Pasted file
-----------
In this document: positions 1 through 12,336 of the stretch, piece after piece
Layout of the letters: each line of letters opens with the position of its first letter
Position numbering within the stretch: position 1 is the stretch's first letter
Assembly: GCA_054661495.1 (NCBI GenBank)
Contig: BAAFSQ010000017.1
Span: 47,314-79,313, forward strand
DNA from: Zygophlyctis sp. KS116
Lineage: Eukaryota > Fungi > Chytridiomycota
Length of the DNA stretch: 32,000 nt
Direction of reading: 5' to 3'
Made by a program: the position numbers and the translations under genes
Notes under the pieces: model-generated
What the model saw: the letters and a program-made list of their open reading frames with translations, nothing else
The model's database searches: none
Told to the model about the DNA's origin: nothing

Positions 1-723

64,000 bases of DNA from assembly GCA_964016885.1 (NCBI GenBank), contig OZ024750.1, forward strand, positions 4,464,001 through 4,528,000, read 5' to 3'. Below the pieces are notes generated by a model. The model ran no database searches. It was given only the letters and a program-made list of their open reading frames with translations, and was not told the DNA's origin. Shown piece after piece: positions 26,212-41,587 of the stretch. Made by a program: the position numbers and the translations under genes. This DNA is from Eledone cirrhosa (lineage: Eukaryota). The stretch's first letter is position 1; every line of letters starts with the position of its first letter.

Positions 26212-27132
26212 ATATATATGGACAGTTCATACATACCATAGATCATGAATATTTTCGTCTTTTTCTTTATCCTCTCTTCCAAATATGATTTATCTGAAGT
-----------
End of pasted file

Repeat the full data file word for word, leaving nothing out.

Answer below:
In this document: positions 1 through 12,336 of the stretch, piece after piece
Layout of the letters: each line of letters opens with the position of its first letter
Position numbering within the stretch: position 1 is the stretch's first letter
Assembly: GCA_054661495.1 (NCBI GenBank)
Contig: BAAFSQ010000017.1
Span: 47,314-79,313, forward strand
DNA from: Zygophlyctis sp. KS116
Lineage: Eukaryota > Fungi > Chytridiomycota
Length of the DNA stretch: 32,000 nt
Direction of reading: 5' to 3'
Made by a program: the position numbers and the translations under genes
Notes under the pieces: model-generated
What the model saw: the letters and a program-made list of their open reading frames with translations, nothing else
The model's database searches: none
Told to the model about the DNA's origin: nothing

Positions 1-723

64,000 bases of DNA from assembly GCA_964016885.1 (NCBI GenBank), contig OZ024750.1, forward strand, positions 4,464,001 through 4,528,000, read 5' to 3'. Below the pieces are notes generated by a model. The model ran no database searches. It was given only the letters and a program-made list of their open reading frames with translations, and was not told the DNA's origin. Shown piece after piece: positions 26,212-41,587 of the stretch. Made by a program: the position numbers and the translations under genes. This DNA is from Eledone cirrhosa (lineage: Eukaryota). The stretch's first letter is position 1; every line of letters starts with the position of its first letter.

Positions 26212-27132
26212 ATATATATGGACAGTTCATACATACCATAGATCATGAATATTTTCGTCTTTTTCTTTATCCTCTCTTCCAAATATGATTTATCTGAAGT